May 2nd, 2019
Doc Campbells mm 40 of Gila River Alt. – mm 49.4
Distance in miles: 9.4
I slept well overnight but it was cold and damp in the morning. Not surprisingly I had condensation in my tent and nothing dried. It then got so cold that I had a thin layer of frost inside the tent. My water bottles did not freeze, however. So I reasoned that my water filter was still ok. I had not thought to protect it.
I did not have much of an agenda for miles on this day and there were plenty of distractions in the area: hotsprings, a store with wifi, and cliff dwellings. I first went for a soak in the hotsprings. Then I packed my stuff, discovering that my socks were frozen solid. By this time the sun was just hitting and so I strapped them to my pack and shoved my feet in my cold shoes. My underwear were wet too from the hotsprings…this is just to describe some of the discomforts of thru-hiking. I have no extra clothes, no towel, etc.
At the store, we met another hiker, Fruit Salad, who looked like a badass woman hiker…I was intimidated by her. I sucked up some wifi and rummaged through the hiker box. There was a lot of extra stuff in mystery bags but I managed to find some good things. I bought only a few bags of chips, some cheese and a coke from the store but they have a good selection for resupply. New owners have taken charge this year but it’s still a family-run business.
Mike, the father, drove us over to the cliff dwellings and pointed out some petroglyphs along the way. All the while, he explained the family heritage. Doc Campbell settled in the valley originally and opened the store. He had 4 kids, one of which is Allen, the hotsprings manager. Mike’s wife is Allen’s niece. They have really done a lot to spruce up the store with a modern look but it still maintains its old general store character, complete with animal skins and heads. Notice the big mountain lion pelt above us? They are all avid hunters, so most everything dates back to when so and so in the family shot it. I love the history of this place!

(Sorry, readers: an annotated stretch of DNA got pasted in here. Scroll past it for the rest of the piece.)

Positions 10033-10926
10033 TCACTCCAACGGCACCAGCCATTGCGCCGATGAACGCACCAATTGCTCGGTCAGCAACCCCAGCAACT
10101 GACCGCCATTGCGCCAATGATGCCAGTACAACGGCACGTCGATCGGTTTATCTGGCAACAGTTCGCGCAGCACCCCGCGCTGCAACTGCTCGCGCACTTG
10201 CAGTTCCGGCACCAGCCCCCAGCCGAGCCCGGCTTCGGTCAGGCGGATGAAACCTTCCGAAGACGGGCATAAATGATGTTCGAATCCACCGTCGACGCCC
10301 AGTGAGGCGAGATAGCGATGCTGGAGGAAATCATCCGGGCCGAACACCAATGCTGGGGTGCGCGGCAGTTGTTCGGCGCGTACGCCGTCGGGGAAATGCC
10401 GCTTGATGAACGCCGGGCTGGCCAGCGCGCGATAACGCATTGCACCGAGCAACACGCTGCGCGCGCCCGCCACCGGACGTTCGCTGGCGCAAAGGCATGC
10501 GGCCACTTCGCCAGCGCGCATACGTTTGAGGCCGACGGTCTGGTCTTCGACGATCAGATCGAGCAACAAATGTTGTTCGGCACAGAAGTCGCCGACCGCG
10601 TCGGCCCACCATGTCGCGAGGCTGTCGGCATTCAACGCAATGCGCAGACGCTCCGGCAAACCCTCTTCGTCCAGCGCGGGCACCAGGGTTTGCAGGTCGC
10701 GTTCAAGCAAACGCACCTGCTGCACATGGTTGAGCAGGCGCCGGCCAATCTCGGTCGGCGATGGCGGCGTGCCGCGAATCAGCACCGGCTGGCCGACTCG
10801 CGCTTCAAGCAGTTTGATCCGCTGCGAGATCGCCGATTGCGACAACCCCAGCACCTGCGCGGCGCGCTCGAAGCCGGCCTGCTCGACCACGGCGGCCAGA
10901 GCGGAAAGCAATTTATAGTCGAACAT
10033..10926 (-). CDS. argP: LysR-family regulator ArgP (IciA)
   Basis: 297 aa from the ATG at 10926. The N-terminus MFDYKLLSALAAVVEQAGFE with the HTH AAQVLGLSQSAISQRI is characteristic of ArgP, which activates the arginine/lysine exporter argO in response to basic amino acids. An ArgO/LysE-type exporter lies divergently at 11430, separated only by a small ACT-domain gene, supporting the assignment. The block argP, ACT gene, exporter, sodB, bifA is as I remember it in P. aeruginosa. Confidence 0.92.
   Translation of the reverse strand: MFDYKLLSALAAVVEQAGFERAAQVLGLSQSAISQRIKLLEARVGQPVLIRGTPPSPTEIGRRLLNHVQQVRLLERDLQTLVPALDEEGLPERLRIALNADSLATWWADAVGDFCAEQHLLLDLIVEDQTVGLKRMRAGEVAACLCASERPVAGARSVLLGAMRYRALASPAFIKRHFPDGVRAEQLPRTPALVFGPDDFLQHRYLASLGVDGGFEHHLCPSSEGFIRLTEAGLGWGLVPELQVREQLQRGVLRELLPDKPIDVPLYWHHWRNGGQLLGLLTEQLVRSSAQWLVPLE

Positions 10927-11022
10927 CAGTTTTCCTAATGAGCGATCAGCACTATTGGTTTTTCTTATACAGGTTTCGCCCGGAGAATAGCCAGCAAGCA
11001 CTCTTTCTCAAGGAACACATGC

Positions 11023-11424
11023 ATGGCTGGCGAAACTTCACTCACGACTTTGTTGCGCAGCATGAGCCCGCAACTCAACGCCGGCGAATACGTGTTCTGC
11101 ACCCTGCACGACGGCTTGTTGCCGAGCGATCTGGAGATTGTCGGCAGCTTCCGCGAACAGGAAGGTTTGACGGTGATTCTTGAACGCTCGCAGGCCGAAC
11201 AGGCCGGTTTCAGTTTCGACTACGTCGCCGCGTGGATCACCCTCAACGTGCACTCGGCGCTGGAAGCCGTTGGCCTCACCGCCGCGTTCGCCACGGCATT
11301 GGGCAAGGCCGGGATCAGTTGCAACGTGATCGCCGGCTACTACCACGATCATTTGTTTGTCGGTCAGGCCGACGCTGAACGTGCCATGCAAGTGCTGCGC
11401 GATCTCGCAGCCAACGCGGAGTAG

Mike was so generous to offer us a ride to and from the dwellings, about 4 miles up the road. There we met the ranger Stephanie and had a nice conversation. It’s a NPS monument, so there is a $10 fee, but it was well worth it. There’s a really nice loop trail leading to the dwellings, bringing visitors along a gurgling stream and then up through the caves. They were a lot like the Solado cliff dwellings that I saw in Arizona. I’m glad I took the time to see them and be a tourist.
We finally hit the trail around 2 pm, which was a few miles of road walking back towards the cliff dwellings. Since I had already wasted most of the day, I stopped to pet a beautiful roan horse along the way.
At last, it was back to the grind of crossing the river and finding the trail. At this juncture, the river was much smaller and the trail well marked. It leads out from the visitor’s center, so there were also a lot of people, both dayhikers and backpackers. I was surprised to start seeing many tents along the way. The lower stretch of the Gila had been so desolate.
Despite the late start, we still got some miles in. But this river pickin’ is slow going. We were aiming for a hotsprings but stopped short, figuring it might be crowded with people. The site we found was perfect, under the trees but still close enough to hear the river. It was a great day being a tourist and then sleeping by the river again.